coordinates of the sampling sites.

Table 1: Coordinates of the sampling sites within the study area.

Profile No.
P1
P2
P3
P4
P5
P6
P7
P8
P9

Coordinates (UTM)
N
451437
453437
455468
459462
457440
451478
453478
455509
459503

According to the Soil Taxonomy (2014), the calculated soil


temperature regime is hyperthermic and soil moisture regime is
variable from arridic/torric to ustic depending on local
topographical conditions. Nine soil profiles located in different
physiographic units were selected for soil sampling with a
distance of 2 km in all direction (Fig. 1). Each horizon or layer
was then fully described according to the FAO Guideline for Soil
Profile Description (FAO, 2006).

III. METHODOLOY
Enhanced Thematic Mapper Plus (ETM+) Scene (173/49)
was used as a base map. A preliminary reconnaissance soil
survey was carried out in order to outline the soil distribution
pattern in the study area. All soil profiles were fully described
according the FAO Guideline for Soil profile Description (FAO,
2006). The land evaluation was determined based upon
topography and soil characteristics include (Sys et al., 1993).

E
1747982
1747982
1747982
1747982
1747997
1750070
1750070
1750070
1750070

Soil properties such as pH, N%, P%, organic matter (%OM) and
Cation Exchange Capacity (CEC) were considered in terms of
soil fertility (Sys et al., 1991). Particle size distribution was
determined by the hydrometer method after removal of organic
matter using H2O2 and stirring in a sodium hexametaphosphate
solution (Soil Survey Staff, 2004). The soil pH was determined
in the saturated soil paste using a Digital pH Meter Model
(Jenway 3510). The electrical conductivity was determined in the
saturated soil paste extract using a conductivity meter Model
(Jenway 4510 U.S. Salinity Lab Staff, 1954). % CaCO3, %N and
%P were determined according to Richards (1954). The
exchangeable sodium percentage was calculated according to the
formula: % ESP = {Exch Na+}*100/CEC. Organic matter in the
soils was determined using the Walkley and Black wet digestion
method (Van Lagen, 1993). The CEC by the 1M NH 4OAC
standard method (CECSM) was determined using continuous
leaching of 5 g of soil with 100 ml of 1 M NH4OAC (at pH 7)
and the concentrations of the exchangeable bases were

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International Journal of Scientific and Research Publications, Volume 5, Issue 10, October 2015
ISSN 2250-3153

determined using the atomic absorption spectrophotometer.


Requirements for each crop recommended by Sys et al., (1993)
were used.

IV. RESULTS AND DISCUSSION


Physical and chemical properties:
Table 2 presents some physical and chemical properties of
selected soil profiles of the study area. Generally; the soils of the

three units in the study area were alkaline with a pH value ranged
between 7.6 to 8.18. The soils were non saline at all depth except
at depth more than 70 cm in units 2 and 3 were slightly saline,
non sodic with maximum value of SAR 7.58. The soils were
moderately calcareous, low in nitrogen, organic carbon and
available phosphorus. The CEC was low and ranged between
13.7 to 31.63 Cmol+/kg. The texture varied from sandy loam to
clay.

Table 2: Some physical and chemical properties of selected soil profiles of the study area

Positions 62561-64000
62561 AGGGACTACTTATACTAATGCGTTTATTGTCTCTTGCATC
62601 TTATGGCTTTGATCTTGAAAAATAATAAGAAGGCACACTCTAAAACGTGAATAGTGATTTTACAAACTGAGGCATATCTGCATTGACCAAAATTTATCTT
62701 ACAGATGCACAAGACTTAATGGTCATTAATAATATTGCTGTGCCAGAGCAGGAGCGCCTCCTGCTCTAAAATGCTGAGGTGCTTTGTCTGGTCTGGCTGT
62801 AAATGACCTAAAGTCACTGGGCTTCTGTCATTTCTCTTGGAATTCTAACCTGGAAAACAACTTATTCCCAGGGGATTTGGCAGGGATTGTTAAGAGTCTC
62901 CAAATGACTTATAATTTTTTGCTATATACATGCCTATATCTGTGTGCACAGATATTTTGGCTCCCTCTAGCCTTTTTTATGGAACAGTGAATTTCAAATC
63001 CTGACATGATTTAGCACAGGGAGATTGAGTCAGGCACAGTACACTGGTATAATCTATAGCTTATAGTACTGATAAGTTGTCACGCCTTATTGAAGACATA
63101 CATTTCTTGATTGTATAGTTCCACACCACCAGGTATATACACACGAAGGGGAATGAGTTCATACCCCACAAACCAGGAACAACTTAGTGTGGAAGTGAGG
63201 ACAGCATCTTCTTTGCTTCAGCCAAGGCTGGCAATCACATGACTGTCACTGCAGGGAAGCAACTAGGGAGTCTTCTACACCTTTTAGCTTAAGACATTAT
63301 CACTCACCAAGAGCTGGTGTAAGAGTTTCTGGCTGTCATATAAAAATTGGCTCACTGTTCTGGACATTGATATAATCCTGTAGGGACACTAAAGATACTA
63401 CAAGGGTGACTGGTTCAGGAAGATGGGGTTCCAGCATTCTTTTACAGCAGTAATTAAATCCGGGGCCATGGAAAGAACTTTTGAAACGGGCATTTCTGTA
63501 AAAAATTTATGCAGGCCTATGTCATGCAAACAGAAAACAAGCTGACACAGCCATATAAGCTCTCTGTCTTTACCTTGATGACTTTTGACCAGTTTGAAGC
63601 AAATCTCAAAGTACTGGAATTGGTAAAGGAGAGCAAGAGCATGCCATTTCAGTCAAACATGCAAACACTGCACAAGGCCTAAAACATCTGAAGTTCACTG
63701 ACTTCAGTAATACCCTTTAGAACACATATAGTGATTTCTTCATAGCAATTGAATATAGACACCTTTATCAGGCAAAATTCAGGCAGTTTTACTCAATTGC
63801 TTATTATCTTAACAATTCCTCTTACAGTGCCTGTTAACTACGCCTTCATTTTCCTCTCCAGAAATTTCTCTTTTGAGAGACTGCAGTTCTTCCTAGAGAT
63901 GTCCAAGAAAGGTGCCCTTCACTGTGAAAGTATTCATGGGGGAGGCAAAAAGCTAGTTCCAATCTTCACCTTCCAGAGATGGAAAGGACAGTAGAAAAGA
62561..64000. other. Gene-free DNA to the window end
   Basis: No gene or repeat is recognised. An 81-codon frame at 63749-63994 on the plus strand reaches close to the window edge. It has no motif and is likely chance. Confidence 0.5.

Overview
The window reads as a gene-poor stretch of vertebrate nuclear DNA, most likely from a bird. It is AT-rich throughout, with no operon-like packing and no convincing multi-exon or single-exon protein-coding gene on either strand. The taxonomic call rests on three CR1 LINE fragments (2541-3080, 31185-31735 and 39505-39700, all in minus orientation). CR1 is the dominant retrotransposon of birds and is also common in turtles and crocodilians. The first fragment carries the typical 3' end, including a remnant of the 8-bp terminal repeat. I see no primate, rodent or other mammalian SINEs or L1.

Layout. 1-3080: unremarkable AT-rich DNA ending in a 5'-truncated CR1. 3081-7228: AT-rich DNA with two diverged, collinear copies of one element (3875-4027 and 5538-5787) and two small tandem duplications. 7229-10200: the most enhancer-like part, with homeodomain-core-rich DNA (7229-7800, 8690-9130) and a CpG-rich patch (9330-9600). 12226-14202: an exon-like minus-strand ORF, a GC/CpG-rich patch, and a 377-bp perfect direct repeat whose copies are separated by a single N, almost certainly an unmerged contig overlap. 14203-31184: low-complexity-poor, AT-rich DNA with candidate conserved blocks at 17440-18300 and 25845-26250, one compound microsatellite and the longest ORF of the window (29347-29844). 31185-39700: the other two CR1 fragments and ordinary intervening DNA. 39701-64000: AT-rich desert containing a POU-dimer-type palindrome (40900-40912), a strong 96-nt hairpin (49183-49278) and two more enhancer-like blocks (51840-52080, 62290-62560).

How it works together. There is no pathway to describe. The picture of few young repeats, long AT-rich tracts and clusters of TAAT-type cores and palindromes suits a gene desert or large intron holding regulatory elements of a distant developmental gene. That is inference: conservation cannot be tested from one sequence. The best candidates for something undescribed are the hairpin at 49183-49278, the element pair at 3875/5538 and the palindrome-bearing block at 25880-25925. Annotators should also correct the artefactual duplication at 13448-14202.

Profile
No.

Depth
(cm)

Unit 1
0-30
30-80
80-130
Unit 2
0-20
20-45
45-80
80-120
Unit 3
0-15
15-40
40-70
60-120

P1

P5

P9

pH

ECe
(dS/m)

SAR
1

CaCO3
(%)

N
(%)

O.C
(%)

P
(mg/kg)

CEC2
(Cmol+/kg)

Particle
distribution (%)

size

Clay

Silt

Sand

Textural
class3

7.69
7.6
7.68

0.66
0.45
0.5

1.66
1.78
1.72

5.7
5.04
5.85

0.95
0.89
0.78

1.36
1.28
1.12

3.85
3.64
3.2

21.68
20.16
13.7

33.56
38.32
33.56

52.4
33.3
42.9

14.06
28.34
23.58

SiC
SiC
SiC

7.9
7.8
7.6
7.6

0.88
2.08
5.62
7.03

1.27
5.94
4.02
6.28

4.74
6.15
6.00
6.67

1.22
0.72
0.72
1.00

1.76
1.04
1.04
1.44

4.95
2.99
2.99
4.07

14.95
20.60
23.10
22.34

33.56
35.94
52.61
40.7

11.9
11.9
11.9
9.52

54.53
52.15
35.49
49.77

SC
SC
C
C

7.97
8.18
7.90
7.86

0.38
0.97
4.70
5.41

2.09
2.40
7.58
4.29

3.93
4.30
4.81
4.59

0.72
0.11
0.11
0.55

0.64
1.04
0.16
0.80

1.91
2.99
0.65
2.34

20.82
31.63
23.21
22.99

16.9
26.42
24.04
24.04

33.3
59.5
28.6
28.6

49.77
14.06
47.39
47.39

SL
SiC
SL
SL

Note: 1 Sodium adsorption ratio, 2 Cation exchangeable capacity, 3 SiC; Silty clay, SC; Sandy clay, C; Clay, Sl; Sandy loam

Soil classification:
Table 3 illustrates the classification of soils of the three
units in the study area. According to the American system of soil
classification (Soil Survey Staff, 1975), the soils of unit 1 (first
terrace) belong to the order Entisols and classified as Typic
Torrifluvents. This due to absence of pedogenic horizons. While

the soils of units 2 and 3 (second and third terraces respectively)


belong to the order Aridisols and classified as Entic Hplocabmids
(unit 1) and Typic Haplocambids (unit 2), this due to lack
available water of most time for plant growth and presence of
cambic subsurface horizon

Table 3: Classification of soils of the study area

Unit
No.

Profile
No.

1,6,7

Classification

Area
(ha)

(%)

400

25.00

700

43.75

500

31.25

Fine loamy, mixed, active (non calcareous), hyperthermic, Typic, Torrifluvents


Fine, mixed, active (non calcareous), hyperthermic, Entic, Haplocambids
2

2,5,8
Fine, mixed, superactive (non calcareous), hyperthermic, Typic, Haplocambids

3,4,9

Land Suitability for Agricultural Purpose:


The soils of the study area were classified with respect to